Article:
Monty's siege mentality

THE OPEN: Richard Edmondson watches another display of petulance from a player who cannot stop snapping at photographers
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If it takes a man to show his emotions then Colin Montogomerie can be regarded as a colossus. As well as being fluent in body language, with a dejected slouch his speciality, Monty is not afraid to tell people when he is not feeling entirely tickety-boo. More sadly, the big man's range rarely gets more mature than someone who has either been forced to surrender a sweetie or had their pocket money stopped.

When Colin arrived for duty at 9.01 yesterday a courageous gallery assembled. There is something compelling about the man, rather like watching a McEnroe tennis match or Oliver Reed stumbling into a chat show. It would probably be quite annoying if Monty did not act up, and, with his great eagerness to please, he rarely disappoints.

It started early on yesterday when Monty complained about spectators taking photographs. Colin, it must be said, does not like cameras, or, more precisely, people with cameras. When you meet him the phrase you probably want to avoid is "say cheese". This was a theme Monty warmed to throughout yesterday's round without drowning us with his charm.

In television interviews the Scot can come across as a grandma's favourite, a sort of Michael Aspel of the links, but he addresses some in the gallery as you would the member of the household who dines on Pedigree Chum.

The circus woman who has knives and axes thrown at her probably trains by watching Monty. It is the supreme exercise for keeping body movement to a minimum, as you know a single facial twitch could send him into paroxysms of rage. Ideally, he would like his followers to resemble the terracotta army.

By 10.30 and the sixth, there was evidence that the sun was stronger than normal in this part of west Lancashire. "Come on Monty," said one spectator. "You're the colonel." Crowd support for Montgomerie was sporadic and delivered almost out of a sense of patriotic duty. It was embarrassingly tinny compared with the roars ahead for a failing Spaniard.

And on it went, the world No 2, who is aged 33 (and almost one month), displaying he can go one better when it comes to childish behaviour.

By the 15th Monty was a melancholy figure, sitting alone on a bench. After a moment's musing he jumped up and suggested people with lenses should be executed. Big Colin does not like the press much either and resents the fact they are allowed to share his side of the rope. He would rather see them dangling from it.

On the 16th green he found the television cameramen on a gantry too noisy, and after his tee shot on the following hole he caught yet another member of the public snapping him. "Well done," he said. "You can run away and hide now you've done it.''

When you are in the most prestigious tournament in the world, and chasing your first major, it seems a little odd to have the mind filled with fermenting bitterness about how beastly the press and public are. The poor chap is close to driving himself potty.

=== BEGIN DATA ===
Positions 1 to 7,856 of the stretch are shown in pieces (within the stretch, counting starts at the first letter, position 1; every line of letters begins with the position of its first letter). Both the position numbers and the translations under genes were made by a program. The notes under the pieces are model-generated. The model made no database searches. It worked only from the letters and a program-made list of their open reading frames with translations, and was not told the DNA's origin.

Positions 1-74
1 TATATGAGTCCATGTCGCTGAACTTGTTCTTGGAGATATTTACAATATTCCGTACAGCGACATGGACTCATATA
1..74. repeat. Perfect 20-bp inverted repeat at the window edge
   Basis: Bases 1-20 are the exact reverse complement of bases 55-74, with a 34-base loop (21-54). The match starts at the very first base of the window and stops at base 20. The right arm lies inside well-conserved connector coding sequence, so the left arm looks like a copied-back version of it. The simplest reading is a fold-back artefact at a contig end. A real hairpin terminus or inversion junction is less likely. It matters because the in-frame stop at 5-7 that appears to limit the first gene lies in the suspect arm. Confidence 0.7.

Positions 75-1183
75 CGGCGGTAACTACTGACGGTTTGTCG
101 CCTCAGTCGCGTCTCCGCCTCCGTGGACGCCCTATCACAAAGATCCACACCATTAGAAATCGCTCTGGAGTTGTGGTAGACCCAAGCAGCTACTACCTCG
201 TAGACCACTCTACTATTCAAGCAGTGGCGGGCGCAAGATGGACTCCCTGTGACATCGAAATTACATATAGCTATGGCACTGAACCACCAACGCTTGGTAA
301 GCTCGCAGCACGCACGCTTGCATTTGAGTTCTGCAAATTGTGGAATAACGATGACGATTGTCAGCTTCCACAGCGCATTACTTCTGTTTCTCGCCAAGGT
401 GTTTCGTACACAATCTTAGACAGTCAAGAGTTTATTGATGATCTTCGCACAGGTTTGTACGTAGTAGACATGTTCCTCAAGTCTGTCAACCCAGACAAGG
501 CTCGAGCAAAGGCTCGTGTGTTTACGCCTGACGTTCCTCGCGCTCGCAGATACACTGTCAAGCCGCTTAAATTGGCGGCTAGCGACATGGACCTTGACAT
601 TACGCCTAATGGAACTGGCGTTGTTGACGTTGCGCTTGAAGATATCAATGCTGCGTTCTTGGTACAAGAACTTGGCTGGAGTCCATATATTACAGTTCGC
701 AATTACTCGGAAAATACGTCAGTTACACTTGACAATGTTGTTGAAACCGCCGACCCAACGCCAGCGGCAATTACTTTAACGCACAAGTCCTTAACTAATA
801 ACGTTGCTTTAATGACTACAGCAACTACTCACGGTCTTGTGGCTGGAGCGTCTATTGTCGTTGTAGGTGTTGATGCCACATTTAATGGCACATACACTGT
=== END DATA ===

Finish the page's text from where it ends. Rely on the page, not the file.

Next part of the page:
Given Monty's countenance it was particularly apt that he should be playing with David Frost. Other interesting partners for him this week could be Jim Payne, Curtis Strange, Jim Furyk and Domingo Hospital. As it was, the third man yesterday was Brad Faxon, who was rather puzzled by the pantomime being played out before him. "You would not want to be a fan carrying a camera [with Montogomerie around]," he said. "I get along with Monty and have no problems but it is as if he is happiest when he is telling someone off.''

Wearing a shirt the colour of weak tea and black trousers, Monty was sartorially uninspired and that was mirrored in his game. From tee to green he played beautifully, but a force field appeared to be around the hole when it came to putting.

At least the ensemble hangs rather better these days, however. Montgomerie lost over two stones for the start of the season and no longer returns to the clubhouse with tropical clothing stains when the thermometer rises. This weight reduction has done little to effect the yardage produced by his long, fluid, almost feminine swing, though this year he has developed a tendency, repeated once again yesterday, to begin tournaments with a lethargy which suggests he still has his pyjamas on.

The 18th rather capped it all, Montgomerie's drive trickling into a bunker, from where he took two shots to escape. When he made a driving wheel gesture to a face in the crowd it became clear the debriefing to his pals in the Fourth Estate was not to be extensive. "My longest putt was three feet today," he informed us after his 73. "You need a bit of good fortune out there and I didn't have any today. Perhaps I'll have some tomorrow.''

To be fair to Monty, it was a living hell at Royal Lytham yesterday. He had to endure clear, blue skies and the sight of butterflies flitting across the greens in the disturbing knowledge that if he wins this tournament they will make him take home pounds 200,000. At 1.47 this afternoon the struggle goes on.